From time to time we write things down that we don’t quite understand as a way to process our thoughts. The wisdom of sharing these exercises is debatable.
Dave Ostrowski, the Buffalo NY musician known as Davey O who graced our stage back in 2019, shared a Guardian article with the headline “This should not be normalised: Why musicians are cancelling tours to protect their mental health” on his Facebook page.
The article is about way bigger fish than will ever darken our doorstep, but it glances off a couple experiences we’ve been having here lately. This particular passage jumped out:
“… an industry desperate to spring back to life after a devastating pandemic, with turbo-charged touring and promotional schedules to make up for perceived lost time.”
We could be wrong, but there seems to be at least twice as many shows going on a short drive in any direction from here as there was before the pandemic. Is it euphoria? Desperation? Probably neither… probably, like us, it’s just actual people trying to make their thing be the best thing it can be. There are also new small rooms jumping into the fray, mostly coffeehouse and microbrewery type places trying out live music as an add-on.
We celebrate anything that helps raise the reputation of southeastern Vermont and southwestern New Hampshire as a destination for music and performance and art. Not to mention it being a boon for local and regional musicians and performers.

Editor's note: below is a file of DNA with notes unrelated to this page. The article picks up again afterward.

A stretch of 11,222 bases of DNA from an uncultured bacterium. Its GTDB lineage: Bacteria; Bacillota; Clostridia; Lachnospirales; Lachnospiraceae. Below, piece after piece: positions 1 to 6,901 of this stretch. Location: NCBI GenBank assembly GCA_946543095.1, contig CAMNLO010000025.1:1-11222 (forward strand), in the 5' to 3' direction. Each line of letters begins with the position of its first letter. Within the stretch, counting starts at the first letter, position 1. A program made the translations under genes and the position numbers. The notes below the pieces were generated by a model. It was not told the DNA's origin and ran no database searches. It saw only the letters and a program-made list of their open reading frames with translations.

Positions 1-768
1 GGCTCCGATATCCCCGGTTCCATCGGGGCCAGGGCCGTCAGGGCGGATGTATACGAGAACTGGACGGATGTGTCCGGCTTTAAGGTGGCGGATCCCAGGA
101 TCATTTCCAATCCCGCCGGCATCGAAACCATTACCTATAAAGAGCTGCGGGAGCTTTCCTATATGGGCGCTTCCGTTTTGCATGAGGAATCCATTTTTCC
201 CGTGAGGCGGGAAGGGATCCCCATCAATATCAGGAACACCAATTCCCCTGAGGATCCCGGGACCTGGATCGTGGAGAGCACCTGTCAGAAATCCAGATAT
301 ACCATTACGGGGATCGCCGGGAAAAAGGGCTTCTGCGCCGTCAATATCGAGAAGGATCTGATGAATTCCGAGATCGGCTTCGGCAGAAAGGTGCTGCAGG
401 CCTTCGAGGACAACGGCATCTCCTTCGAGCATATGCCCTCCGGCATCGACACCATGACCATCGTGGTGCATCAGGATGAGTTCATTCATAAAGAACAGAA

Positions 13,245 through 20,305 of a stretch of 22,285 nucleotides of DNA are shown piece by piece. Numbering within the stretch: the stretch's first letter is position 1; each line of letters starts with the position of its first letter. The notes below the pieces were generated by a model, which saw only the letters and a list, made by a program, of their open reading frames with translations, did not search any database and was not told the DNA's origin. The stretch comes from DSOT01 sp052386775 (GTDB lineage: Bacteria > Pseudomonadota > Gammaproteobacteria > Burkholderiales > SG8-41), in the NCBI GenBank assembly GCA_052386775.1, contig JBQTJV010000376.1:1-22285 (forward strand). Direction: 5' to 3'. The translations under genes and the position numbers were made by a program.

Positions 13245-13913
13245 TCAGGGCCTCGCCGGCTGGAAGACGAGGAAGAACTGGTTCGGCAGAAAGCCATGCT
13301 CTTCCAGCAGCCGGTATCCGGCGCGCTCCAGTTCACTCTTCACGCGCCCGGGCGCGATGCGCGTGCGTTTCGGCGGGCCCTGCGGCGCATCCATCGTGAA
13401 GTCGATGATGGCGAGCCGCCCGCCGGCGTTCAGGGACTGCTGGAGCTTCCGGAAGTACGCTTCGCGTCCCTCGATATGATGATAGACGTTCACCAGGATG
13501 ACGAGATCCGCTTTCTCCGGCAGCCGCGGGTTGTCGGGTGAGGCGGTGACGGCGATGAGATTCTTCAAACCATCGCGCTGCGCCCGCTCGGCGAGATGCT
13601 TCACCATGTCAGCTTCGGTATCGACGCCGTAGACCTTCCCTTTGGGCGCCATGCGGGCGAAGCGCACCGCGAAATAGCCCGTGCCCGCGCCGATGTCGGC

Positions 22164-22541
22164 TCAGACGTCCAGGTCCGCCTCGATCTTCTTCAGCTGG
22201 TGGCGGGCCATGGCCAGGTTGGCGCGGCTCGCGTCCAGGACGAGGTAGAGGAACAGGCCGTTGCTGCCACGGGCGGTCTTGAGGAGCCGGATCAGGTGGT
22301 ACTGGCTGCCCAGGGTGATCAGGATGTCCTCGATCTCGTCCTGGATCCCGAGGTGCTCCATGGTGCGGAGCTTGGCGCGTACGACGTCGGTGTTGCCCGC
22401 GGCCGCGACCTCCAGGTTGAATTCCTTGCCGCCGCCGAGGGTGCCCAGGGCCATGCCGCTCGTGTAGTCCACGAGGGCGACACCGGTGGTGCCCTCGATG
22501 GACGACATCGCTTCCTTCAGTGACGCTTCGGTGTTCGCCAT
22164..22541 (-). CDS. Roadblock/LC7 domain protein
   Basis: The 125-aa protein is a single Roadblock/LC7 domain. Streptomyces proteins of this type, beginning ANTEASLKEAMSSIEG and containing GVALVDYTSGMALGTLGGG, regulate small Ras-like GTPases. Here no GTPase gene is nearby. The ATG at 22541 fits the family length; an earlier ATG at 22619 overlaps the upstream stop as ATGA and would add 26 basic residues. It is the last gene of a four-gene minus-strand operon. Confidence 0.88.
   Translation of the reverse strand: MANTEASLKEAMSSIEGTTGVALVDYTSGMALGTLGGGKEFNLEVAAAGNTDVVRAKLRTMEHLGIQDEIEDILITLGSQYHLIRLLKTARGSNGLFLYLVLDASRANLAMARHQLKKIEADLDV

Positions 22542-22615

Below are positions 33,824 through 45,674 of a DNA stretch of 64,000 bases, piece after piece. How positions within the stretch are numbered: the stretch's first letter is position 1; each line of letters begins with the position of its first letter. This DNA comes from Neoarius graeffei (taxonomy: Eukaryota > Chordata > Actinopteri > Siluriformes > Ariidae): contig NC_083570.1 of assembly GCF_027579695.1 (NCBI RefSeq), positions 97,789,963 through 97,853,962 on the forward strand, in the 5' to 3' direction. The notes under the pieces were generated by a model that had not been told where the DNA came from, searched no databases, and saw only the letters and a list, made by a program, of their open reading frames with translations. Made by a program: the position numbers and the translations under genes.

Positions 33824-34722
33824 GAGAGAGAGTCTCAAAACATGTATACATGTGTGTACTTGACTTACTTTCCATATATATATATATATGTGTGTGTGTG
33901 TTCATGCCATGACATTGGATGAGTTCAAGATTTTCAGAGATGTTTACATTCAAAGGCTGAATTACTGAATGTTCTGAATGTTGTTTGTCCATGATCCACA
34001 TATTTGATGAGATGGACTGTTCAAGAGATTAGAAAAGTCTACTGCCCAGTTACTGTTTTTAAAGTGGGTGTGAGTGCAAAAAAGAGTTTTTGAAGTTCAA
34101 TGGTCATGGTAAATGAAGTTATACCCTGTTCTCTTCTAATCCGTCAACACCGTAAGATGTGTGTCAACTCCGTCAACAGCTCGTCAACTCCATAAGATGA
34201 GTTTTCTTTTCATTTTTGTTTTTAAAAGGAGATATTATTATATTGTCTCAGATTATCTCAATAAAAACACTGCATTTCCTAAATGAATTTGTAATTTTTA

On the other hand, wearing our venue hat, there’s only so much audience to go around, and by all accounts it’s a smaller audience than it used to be.
Stage 33 Live’s shows are still getting column inches in local press and getting the same social media outreach, still landing on good calendars near and far, all the things… but on-the-ground traction is more scarce than ever.
Our plodding once-every-three-weeks schedule (which may do us no favors) is unchanged, though we did run summer shows this year, something we don’t normally do, to try to accommodate a few of our 36 (three dozen!) dates that were postponed by the pandemic. So we were guilty of helping create an event-overload situation for a little while by doing shows during a stretch when we normally wouldn’t.
We anticipated poor attendance at those summer shows, honestly, based on past experience. But it was worse than expected. Even under normal circumstances there’s just so much going on in the summer. And people want to be outside. Plus COVID hesitancy was still pretty strong, and still lingers. For us, the recovery has been a lot more famine than feast.
Another new wrinkle is that we keep getting whomped by bigger shows. We’re not crying foul, it’s not the responsibility of other places to accommodate us. It doesn’t matter if almost all of our shows are booked and on our website more than a year in advance, it just doesn’t. Touring acts are available when they’re available; tour routing is a tricky business, and venues that want to book touring performers need to book them when the performers have an open date.
And that’s how the marketplace works anyway — it’s up to the little dogs to get out of the way of the big dogs. That’s why we designed our calendar to revolve almost entirely around Sundays (with a brief foray into Third Thursdays). Time was that other area venues — both bigger than us, and smaller than us — rarely ran Sunday (or Thursday) shows. It was a nicely balanced situation, but it’s different lately. We’re not harboring ill will or bad feelings, just saying what is.